This blog could start with any number of titles “Energy Politics Will Do US In Yet”, No Increase in Capacity As Energy Demand Grows”; these articles in the WSJ describing the rise of energy prices while our leftist or week-kneed politicians cave in to the screeches of the radical environmentalists. Demand for natural gas has more than doubled in the last two decades while production increased by only 1% since 1996. Yet drillers are blocked by not only our own government but by lawsuits filed by environmental radicals. Even when access is granted, drillers are faced with such hurdles as complying with the Endangered Species Act; this act alone causes billions of dollars lost to taxpayers and the economy. Lawsuits, easy to file by the NIMBY and radical environmentalist ilk, prevent any progress in development to be made for up to decades.
In Maryland, retail electricity prices are increasing 72% on July 1. Deregulation made no actual provision for increasing energy supply and the market has been effectively blocked by NIMBY activists and weak governmental control. No generation capacity has been added anywhere in the U.S. in decades with the exception of gas turbines which have been rendered uneconomical by the spike in natural gas prices.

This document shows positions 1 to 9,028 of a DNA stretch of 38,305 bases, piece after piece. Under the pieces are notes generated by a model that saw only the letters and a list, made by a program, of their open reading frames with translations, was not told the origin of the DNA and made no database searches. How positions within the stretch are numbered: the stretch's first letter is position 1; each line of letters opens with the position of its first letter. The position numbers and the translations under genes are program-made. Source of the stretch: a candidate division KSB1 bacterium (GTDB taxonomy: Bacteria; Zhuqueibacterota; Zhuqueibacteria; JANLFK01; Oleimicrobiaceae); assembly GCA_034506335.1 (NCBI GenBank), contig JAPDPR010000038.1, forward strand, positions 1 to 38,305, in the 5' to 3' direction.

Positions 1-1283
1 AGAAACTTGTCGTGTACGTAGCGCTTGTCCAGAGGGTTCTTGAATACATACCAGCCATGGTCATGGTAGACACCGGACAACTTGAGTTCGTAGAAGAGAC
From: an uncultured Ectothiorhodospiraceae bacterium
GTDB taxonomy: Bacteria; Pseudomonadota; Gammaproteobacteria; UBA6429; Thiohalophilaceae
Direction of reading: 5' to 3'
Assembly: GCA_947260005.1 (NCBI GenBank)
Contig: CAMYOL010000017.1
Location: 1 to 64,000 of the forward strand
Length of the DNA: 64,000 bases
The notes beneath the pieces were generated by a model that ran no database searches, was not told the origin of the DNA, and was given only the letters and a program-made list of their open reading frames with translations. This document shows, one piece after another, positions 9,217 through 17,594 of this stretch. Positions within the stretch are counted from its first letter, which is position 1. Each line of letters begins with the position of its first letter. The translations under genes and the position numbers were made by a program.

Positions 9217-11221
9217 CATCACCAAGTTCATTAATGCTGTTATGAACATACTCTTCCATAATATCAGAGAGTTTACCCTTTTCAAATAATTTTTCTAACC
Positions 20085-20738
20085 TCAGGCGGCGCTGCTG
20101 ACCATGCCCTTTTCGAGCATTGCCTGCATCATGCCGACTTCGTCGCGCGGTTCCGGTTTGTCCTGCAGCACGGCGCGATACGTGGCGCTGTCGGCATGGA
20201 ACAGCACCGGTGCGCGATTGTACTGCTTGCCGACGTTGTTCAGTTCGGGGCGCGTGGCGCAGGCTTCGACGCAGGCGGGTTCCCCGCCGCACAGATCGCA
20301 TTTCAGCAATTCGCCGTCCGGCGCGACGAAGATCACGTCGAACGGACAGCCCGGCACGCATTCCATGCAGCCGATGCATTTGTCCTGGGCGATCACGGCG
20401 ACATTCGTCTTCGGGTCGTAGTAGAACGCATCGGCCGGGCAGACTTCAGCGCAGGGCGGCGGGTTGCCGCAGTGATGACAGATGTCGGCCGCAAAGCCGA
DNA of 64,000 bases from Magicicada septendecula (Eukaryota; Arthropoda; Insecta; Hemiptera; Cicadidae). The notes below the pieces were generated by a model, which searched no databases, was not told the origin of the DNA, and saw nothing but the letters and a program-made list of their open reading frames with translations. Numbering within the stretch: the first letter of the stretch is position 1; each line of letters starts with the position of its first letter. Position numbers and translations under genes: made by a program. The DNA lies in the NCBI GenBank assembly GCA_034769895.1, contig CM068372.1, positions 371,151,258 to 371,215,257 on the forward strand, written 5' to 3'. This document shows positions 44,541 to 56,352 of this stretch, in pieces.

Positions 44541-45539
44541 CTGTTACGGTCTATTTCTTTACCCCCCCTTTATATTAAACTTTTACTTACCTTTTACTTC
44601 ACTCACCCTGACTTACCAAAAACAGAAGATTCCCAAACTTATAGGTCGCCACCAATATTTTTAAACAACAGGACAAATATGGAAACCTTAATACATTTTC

The radical environmentalists used lawsuits decades ago to shut down further nuclear energy development and have continued to employ them to block development ever since. However, efforts of the current administration have caused the recent easing of opposition to nuclear power and open the door for renewed construction of nuclear plants in the U.S. but it will take years to even begin to get new power from these plants that will not even be built by the end of this decade. George Melloan of the WSJ wrote on 1/24/06, “In the meantime, we must start removing many restrictions on the devolvement of more conventional sources such as oil and gas, but politicians of the left are meddling with the current energy crisis all the while proclaiming that nukes will save us in the distant future.”
So while most everyone complains about rising energy costs that we begrudgingly pay, we should put the blame not on private enterprise but on weak national governmental policies, many of them of the Clinton and Kennedy eras, and on the radical environmentalist who would like to see us return our country to the 1600’s. Unfortunately, the Republicans have their share of politicians who are swayed by emotion and the next election, rather than facts available.
The Energy Policy Act of 2005 passed by congress, even with all its flaws, is designed to strengthen our nation’s electrical infrastructure, reduce our dependence on foreign oil, increase conservation and expand the use of renewable energy. However, neither windmills nor ethanol could make it on their own without substantial subsidies from the taxpayer. These expensive alternates are at best temporary until new clean nuclear power plants come on-line in the next couple of decades.